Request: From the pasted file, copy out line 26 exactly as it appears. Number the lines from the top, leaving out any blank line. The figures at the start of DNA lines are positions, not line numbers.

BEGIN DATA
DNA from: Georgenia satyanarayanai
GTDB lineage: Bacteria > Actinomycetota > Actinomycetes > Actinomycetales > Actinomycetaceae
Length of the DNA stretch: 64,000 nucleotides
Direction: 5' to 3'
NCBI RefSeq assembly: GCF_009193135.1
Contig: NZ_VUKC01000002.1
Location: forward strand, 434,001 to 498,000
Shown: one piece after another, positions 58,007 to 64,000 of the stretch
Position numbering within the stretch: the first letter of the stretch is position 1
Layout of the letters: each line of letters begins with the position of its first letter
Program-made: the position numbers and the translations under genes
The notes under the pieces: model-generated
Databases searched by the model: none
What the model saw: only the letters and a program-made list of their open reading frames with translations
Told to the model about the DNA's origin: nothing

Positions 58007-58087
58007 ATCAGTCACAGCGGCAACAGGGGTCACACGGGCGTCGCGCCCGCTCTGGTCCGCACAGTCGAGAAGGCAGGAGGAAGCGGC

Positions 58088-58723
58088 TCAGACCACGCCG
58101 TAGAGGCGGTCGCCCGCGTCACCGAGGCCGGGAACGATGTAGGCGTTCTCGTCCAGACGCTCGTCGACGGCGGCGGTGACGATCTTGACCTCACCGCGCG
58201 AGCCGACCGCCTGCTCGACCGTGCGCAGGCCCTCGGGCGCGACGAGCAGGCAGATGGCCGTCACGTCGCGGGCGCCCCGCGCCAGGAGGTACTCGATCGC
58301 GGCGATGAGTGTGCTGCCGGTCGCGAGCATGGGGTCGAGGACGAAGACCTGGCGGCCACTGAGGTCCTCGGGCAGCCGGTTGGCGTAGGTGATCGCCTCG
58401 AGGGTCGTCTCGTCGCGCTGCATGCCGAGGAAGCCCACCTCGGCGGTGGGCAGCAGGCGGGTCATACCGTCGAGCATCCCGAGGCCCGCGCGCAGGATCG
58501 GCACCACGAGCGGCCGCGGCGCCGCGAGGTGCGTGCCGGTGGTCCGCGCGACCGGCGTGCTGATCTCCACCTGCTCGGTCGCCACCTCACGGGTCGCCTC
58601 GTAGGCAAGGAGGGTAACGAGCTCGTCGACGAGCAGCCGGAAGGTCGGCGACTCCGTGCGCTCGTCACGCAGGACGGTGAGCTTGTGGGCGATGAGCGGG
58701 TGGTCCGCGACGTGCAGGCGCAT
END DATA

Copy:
58701 TGGTCCGCGACGTGCAGGCGCAT